Looking for Dark Matter in All the Wrong Places

By Sean Carroll | February 4, 2009 12:40 pm

res.pngDavid Harris at symmetry breaking points to a paper and accompanying commentary on the search for high-energy cosmic antiprotons by the PAMELA satellite experiment. (What one defines as “high-energy” depends on one’s upbringing; we’re talking about energies of up to 100 times the mass of the proton.) The impression is given that this is a brand-new result casting doubt on the earlier claims that PAMELA might have detected evidence for dark matter; that’s not really a correct impression, so it’s worth getting it all straight.

The PAMELA satellite, an Italian/Russian/German/Swedish collaboration, looks at high-energy cosmic rays from orbit, and pays particular attention to the presence of antimatter — basically, positrons (anti-electrons) and anti-protons. Part of the idea is that a high-energy matter particle can simply be a particle that had been lying around for a while and was accelerated to large velocities by magnetic fields or other astrophysical processes, whereas you need some pretty high energies to produce antiparticles in the first place. Say, for example, from the annihilation of dark matter particles with each other. There are certainly some high-energy collisions in the ordinary non-dark-matter world, so you expect to see a certain fraction of antimatter, but that fraction should noticeably diminish as you get to higher and higher energies.

So in October the experiment released two papers back to back:

A new measurement of the antiproton-to-proton flux ratio up to 100 GeV in the cosmic radiation
Authors: O. Adriani et al.

Observation of an anomalous positron abundance in the cosmic radiation
Authors: O. Adriani et al.

If you look closely, you’ll notice the second paper has 10 trackbacks to its abstract on arxiv, while the first doesn’t have any (until now!). The reason is clear: the second paper has the word “anomalous” in the title. The PAMELA measurements of positrons deviate significantly from the theoretical expectation, while the measurements of anti-protons reported in the first paper are exactly what you might have predicted. Who wants to write about observations that fit theories we already have?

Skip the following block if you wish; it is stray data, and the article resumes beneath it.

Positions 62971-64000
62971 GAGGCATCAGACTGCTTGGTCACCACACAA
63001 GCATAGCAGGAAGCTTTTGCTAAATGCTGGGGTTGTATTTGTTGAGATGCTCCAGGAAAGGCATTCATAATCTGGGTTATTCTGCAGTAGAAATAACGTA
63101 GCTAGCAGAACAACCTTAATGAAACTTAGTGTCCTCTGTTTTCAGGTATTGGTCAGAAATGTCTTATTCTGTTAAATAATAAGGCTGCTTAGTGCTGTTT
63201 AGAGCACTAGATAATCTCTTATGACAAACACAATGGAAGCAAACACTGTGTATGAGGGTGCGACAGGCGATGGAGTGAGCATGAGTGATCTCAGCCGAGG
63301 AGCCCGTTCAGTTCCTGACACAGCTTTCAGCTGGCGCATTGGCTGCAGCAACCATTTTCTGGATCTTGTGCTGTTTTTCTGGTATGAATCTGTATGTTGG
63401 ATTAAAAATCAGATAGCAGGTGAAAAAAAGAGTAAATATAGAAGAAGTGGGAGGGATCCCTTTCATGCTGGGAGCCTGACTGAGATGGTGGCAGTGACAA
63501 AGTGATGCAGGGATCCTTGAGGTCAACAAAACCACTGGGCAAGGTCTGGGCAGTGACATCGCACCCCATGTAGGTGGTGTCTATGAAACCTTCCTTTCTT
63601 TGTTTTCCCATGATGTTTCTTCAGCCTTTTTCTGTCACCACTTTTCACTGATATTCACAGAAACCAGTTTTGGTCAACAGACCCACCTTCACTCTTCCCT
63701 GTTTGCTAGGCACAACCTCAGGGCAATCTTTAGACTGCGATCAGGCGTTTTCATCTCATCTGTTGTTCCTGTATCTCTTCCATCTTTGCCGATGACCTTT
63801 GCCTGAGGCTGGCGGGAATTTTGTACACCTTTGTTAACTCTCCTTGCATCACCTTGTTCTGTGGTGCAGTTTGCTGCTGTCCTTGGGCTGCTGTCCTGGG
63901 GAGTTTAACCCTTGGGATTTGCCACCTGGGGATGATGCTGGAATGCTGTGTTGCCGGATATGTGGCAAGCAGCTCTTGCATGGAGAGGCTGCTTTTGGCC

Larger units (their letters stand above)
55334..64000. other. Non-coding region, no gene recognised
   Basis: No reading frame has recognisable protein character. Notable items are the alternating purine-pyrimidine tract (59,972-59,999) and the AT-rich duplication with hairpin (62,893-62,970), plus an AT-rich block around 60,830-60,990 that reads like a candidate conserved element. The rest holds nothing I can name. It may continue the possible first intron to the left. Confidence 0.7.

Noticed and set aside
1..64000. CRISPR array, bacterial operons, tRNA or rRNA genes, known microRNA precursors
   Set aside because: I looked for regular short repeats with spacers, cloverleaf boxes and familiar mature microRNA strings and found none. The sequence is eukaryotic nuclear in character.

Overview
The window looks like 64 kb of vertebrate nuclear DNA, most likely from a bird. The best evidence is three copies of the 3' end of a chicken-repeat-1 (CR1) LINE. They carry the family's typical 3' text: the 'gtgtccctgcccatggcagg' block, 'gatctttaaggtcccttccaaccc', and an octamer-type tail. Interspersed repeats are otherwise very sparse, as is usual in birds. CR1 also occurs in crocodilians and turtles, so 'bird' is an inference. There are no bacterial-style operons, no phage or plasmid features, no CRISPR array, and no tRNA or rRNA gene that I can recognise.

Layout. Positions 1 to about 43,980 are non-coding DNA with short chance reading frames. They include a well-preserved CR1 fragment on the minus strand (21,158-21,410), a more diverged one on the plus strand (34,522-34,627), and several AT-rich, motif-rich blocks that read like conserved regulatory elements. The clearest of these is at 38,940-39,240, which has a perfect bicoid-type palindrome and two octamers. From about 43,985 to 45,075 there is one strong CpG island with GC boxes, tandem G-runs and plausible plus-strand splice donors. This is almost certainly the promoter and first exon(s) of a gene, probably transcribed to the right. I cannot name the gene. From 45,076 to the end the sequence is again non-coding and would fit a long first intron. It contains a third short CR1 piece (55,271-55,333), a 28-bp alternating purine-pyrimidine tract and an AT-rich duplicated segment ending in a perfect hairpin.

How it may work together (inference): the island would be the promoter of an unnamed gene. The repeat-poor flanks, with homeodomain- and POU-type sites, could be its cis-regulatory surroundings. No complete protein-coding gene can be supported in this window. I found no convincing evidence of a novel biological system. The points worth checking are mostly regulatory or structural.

You might remember the PAMELA positron result as the one that created a stir when they gave a talk before submitting their paper, and theorists in the audience snapped pictures of the data with their cell phone cameras and proceeded to write papers about it. Those wacky theorists.

Here is the relevant positron plot, from paper 2 above:

PAMELA positron fraction

The vertical axis is the fraction of positrons in the total sample of electrons+positrons, plotted against energy. The red dots are the data, and the black curve is the theoretical prediction from ordinary astrophysical processes. Not the best fit, eh? At low energies that is not a surprise, as “weather” effects such as solar activity can get in the way of observing low-energy positrons. But at high energies the prediction should be more robust, and that’s where it’s the worst. Indeed, it’s pretty clear that the fraction of positrons is increasing with energy, which is pretty baffling, but could conceivably come from dark matter annihilations. See Resonaances for more discussion.